Republican lawmakers in the Minnesota Senate are playing politics with the public’s health. That’s the only way to interpret the GOP-controlled chamber’s continued dismissal of Gov. …
Republican lawmakers in the Minnesota Senate are playing politics with the public’s health. That’s the only way to interpret the GOP-controlled chamber’s continued dismissal of Gov. Tim Walz’s top commissioners.
Under the state’s constitution, the Senate must consent to top gubernatorial appointments. For decades in Minnesota, such consent was almost automatic as most lawmakers opted to give the governor the right to select his or her own team. That’s a traditional right that the state Senate is flouting as part of the GOP’s continuing temper tantrum over Gov. Walz’s emergency declaration over the coronavirus.
Gov. Walz’s declaration is hardly out of the mainstream. Of the 50 governors in the U.S, 49 have similar declarations in place. That’s because it’s the only effective way for states to deal with the pandemic, and that’s particularly true in Minnesota. Our divided Legislature can’t agree on much of anything. Despite a months-long regular session, the Legislature failed to do even the basics, including passing a much-needed bonding bill. As we’ve reported in recent weeks, the Republican-led Senate refuses to pass a supplemental funding bill which, among other things, would help to save 60 good-paying state jobs at the correctional facility in Togo.
And we’re supposed to rely on senators to agree with the DFL-led House on how the state’s schools, businesses, and public facilities are supposed to respond to the pandemic? Republicans still can’t even agree whether or not the coronavirus is a Democratic and media hoax, as their own president stated for months— even though we now know he was told the virus was extremely dangerous and easily transmissible through the air. The GOP, from the White House on down, has zero credibility when it comes to the coronavirus and they certainly aren’t going to agree to the kind of sensible and science-based recommendations and orders issued by Gov. Walz.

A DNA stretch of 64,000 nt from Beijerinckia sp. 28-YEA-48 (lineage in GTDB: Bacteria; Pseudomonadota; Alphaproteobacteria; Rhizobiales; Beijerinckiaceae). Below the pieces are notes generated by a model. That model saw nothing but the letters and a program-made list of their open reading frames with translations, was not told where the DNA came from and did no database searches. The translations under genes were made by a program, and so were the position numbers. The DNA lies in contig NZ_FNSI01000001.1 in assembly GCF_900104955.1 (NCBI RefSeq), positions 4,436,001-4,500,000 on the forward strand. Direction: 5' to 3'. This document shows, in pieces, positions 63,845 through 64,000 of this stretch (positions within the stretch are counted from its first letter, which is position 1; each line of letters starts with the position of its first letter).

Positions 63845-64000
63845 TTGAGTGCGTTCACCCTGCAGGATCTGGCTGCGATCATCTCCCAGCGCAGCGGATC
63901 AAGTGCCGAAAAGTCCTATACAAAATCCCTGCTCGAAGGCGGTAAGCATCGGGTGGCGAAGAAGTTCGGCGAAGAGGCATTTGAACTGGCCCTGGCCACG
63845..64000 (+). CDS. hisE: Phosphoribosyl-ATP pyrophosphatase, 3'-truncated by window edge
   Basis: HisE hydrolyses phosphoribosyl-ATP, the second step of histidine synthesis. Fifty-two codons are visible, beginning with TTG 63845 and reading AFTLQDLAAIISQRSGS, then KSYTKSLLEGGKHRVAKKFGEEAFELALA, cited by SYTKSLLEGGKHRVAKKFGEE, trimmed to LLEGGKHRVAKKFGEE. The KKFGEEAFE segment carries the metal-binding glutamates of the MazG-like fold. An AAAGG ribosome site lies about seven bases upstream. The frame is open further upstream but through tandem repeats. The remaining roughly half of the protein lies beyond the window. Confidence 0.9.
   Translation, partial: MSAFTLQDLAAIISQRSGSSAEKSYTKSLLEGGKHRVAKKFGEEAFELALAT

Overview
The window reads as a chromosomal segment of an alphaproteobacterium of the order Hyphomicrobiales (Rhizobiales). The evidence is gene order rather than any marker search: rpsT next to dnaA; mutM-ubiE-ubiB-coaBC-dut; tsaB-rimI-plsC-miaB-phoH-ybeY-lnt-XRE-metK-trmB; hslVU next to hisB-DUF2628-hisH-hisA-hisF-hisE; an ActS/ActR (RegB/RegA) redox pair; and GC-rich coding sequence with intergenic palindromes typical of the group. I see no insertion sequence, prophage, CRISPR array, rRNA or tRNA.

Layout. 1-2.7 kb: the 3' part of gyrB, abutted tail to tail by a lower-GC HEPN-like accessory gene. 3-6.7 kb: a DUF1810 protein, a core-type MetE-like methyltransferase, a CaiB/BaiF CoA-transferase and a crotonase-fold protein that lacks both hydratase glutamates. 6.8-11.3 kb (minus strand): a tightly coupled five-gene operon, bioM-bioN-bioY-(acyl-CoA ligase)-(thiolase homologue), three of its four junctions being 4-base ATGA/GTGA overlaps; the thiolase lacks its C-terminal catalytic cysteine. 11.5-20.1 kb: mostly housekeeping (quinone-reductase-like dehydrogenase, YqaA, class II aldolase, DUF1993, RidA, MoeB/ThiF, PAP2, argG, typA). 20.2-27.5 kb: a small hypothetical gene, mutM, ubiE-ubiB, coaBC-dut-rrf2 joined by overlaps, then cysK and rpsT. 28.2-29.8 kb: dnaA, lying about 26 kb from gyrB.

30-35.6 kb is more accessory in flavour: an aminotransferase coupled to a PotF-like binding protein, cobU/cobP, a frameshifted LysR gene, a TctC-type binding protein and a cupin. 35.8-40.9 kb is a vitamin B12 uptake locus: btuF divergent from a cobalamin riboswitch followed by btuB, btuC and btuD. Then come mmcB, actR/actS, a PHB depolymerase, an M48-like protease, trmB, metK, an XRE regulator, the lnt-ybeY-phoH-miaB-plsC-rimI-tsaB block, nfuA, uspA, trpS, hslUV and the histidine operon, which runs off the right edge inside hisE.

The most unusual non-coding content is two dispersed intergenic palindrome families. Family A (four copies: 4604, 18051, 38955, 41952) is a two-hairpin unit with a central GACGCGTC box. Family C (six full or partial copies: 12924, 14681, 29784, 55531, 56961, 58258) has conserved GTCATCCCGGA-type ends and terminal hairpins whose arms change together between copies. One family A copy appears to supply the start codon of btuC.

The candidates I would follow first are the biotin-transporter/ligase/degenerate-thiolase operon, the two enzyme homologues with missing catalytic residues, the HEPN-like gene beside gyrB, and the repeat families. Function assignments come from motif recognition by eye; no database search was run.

Gov. Walz, like leaders around the world, was handed a difficult situation. Yet, rather than denying the dangers even as the cases mounted, Gov. Walz has instituted a well-designed policy that has helped to balance the public health issues with the economic and educational implications. Republicans in the Senate are clearly bothered that a large majority of Minnesotans give Gov. Walz high marks for his handling of the pandemic. Ousting his picks for state commissioners, such as Commerce Commissioner Steve Kelley and Labor and Industry Commissioner Nancy Leppink, is pure politics, designed to undermine the governor and the work of his administration.
Governors, just like presidents, are given emergency powers for exactly these kinds of situations. They allow the governor to focus state resources on a response and adjust policy quickly based on rapidly evolving conditions. The Legislature would struggle to find agreement on such matters in the best of times, with just one party in control. With a divided Legislature, and a GOP that appears increasingly hostile to science and sound public health policy, it would paralyze the state’s response to the pandemic. Minnesota can’t afford such an outcome. It’s critically important that the state gets the response right. If there’s ever a time to set aside politics, this is it. Lives, literally, hang in the balance.